Rituals of Umrah are simple… you need to do Tawaf (Circular motion) around the Kabah for seven times, then you have to perform Sa’yi – the Run, in memory of the historical run between Safa and Marwah by Bibi Hazera, wife of prophet Ibrahim (aws) and mother of prophet Ismail (aws). During the Tawaf and Sa’yi, don’t forget to drink Ab-i-ZamZam as much as you can (simply unbelievable how refreshing it is). After all this, hair must be shaved (my mom and grandma cut about 5-6 inches of their hair, for women that’s enough) – then Umrah is complete. Now we’re free to move without Ihram – the two piece clothing along with its several bindings.
Life in Makkah for a Hajji is very simple. Get up, say prayers, read Quran or religious books, eat, roam aimlessly in the streets of Makkah, and watch people of different cultures. Such a global convention of the people who are bound by same faith is impossible to arrange or attend anywhere in the whole universe. I passed hours and hours by just sitting in the Mataaf (the large white premises circling Kabah) to watch people, and it was so interesting.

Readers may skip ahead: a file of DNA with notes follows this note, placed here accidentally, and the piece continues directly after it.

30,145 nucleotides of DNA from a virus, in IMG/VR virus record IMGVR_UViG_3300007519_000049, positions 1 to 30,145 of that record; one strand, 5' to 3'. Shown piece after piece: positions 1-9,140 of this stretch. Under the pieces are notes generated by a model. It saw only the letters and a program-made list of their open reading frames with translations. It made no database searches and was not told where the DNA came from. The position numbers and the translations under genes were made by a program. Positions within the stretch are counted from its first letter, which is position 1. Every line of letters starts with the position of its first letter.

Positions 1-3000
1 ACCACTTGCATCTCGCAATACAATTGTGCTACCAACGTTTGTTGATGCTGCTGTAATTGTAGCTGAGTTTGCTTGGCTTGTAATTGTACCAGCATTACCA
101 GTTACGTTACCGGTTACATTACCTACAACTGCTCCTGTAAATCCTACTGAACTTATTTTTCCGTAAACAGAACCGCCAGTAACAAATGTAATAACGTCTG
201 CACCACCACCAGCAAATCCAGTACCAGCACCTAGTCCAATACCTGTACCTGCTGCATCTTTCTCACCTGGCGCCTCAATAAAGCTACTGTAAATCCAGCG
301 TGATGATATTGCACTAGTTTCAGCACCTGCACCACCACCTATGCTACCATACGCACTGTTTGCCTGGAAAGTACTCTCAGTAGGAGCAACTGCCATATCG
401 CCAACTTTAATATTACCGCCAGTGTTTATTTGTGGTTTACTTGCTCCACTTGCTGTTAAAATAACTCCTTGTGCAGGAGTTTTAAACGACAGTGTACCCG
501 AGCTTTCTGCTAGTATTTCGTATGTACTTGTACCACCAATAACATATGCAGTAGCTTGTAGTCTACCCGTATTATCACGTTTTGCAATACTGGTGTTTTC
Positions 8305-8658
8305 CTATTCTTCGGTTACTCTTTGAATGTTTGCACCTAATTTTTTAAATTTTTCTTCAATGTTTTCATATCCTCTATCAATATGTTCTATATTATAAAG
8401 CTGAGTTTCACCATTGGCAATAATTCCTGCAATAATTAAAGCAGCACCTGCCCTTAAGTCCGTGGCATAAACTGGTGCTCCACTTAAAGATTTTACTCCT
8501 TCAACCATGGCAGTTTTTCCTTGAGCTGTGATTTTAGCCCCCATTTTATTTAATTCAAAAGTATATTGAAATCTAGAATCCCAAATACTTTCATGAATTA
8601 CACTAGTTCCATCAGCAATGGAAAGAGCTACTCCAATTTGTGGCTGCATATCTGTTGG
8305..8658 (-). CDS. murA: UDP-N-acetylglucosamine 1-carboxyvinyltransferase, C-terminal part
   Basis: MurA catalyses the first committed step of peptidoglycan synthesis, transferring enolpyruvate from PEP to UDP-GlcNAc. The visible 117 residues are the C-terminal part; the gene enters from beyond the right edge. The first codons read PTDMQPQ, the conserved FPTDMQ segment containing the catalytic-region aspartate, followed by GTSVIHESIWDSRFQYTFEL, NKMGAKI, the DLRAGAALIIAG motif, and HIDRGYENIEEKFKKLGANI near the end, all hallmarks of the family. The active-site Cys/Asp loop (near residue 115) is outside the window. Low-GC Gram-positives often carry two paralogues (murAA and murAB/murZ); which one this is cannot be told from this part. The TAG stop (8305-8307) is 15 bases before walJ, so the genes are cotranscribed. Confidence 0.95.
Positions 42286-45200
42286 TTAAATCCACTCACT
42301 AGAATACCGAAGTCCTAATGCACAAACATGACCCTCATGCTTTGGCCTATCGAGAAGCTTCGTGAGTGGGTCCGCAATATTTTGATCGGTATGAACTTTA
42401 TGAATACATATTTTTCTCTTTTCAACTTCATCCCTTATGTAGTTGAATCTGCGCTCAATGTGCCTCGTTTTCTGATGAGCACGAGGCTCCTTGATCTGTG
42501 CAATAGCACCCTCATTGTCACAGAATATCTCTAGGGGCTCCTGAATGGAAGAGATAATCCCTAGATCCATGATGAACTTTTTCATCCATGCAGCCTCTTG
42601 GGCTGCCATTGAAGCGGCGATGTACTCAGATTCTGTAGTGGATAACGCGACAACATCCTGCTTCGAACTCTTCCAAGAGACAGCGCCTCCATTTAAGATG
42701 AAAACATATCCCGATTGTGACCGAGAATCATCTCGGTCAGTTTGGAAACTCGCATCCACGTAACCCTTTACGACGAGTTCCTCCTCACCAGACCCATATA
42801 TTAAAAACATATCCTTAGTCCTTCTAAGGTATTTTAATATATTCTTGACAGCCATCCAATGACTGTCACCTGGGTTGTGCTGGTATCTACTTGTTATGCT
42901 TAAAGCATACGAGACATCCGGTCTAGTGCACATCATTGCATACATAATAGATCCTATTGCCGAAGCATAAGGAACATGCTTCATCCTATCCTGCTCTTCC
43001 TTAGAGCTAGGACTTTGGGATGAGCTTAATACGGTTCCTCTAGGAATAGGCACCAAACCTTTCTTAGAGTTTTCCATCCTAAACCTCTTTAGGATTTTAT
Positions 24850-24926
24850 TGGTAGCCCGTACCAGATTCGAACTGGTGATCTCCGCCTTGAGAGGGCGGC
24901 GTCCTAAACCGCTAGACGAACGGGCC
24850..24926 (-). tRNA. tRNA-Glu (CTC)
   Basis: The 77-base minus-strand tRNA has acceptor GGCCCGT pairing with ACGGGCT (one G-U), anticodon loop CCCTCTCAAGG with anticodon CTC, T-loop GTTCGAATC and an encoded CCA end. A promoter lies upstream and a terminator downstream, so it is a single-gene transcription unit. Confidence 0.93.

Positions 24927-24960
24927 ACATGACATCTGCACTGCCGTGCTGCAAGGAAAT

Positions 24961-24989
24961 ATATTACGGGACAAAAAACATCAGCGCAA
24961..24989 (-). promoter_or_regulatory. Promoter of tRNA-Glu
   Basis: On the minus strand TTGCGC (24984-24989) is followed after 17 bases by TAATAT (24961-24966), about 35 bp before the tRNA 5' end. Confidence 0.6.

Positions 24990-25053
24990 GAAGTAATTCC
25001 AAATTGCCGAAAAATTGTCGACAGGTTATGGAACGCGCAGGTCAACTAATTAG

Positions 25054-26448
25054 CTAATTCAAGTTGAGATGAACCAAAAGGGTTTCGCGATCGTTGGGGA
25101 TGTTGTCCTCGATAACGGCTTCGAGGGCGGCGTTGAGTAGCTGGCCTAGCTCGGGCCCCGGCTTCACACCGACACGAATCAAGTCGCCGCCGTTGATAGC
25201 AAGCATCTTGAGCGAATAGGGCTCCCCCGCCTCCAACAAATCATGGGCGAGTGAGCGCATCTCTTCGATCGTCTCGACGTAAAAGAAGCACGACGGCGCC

We took a half day tour in the surroundings of Kabah and Makkah City to visit the places which hold memories of Prophet Muhammad (saws). After fazr prayer, taxi drivers and Microbuses start calling “ziyarah…. ziyarah …. ziyarah !!”, meaning short trips to those religious places. We hopped in one of them and started the journey towards 1400 years old history. First stop was Zabal Al Thour, the place where Prophet and his companions hid from the Kafirs on his way to Madina. So high, so tough to trek… and yet, Prophet (sm) stayed in a cave there for three days. After that we visited the places of Hajj – Mina, Mujdalifah and finally Arafah. It is said that the trial of the Judgment Day (Hashr) will take place in this vast open land. Standing upon the top point of the hill from where my prophet (sm) gave his final sermon at the Hajj, I was simply speechless. Then Zabal Al Nur which was inside Makkah city, on top of it stands the gaar-i-Hira, the cave where the first verses of Quran was revealed by angel Zibrael (aws). After touching several famous mosques and graveyards of Makkah, our taxi finally dropped us at Haram Sharif. One thing just popped into my mind during this trip. Hazrat Khadiza (ra), the prophet’s first and most beloved wife, was 65 years old when the first revelation came. She climbed up the whole mountain (which is very straight at some places) to provide food for his beloved husband, Prophet Muhammad (sm). Now, was it only her energy, physical stamina or pure love for her husband, or something else like inner spiritual power… which drove the old lady to climb up the hill so high? No wonder, she is the only woman (only human being in fact) in the whole world to whom Allah SWT himself conveyed Salam through Zibrael (aws).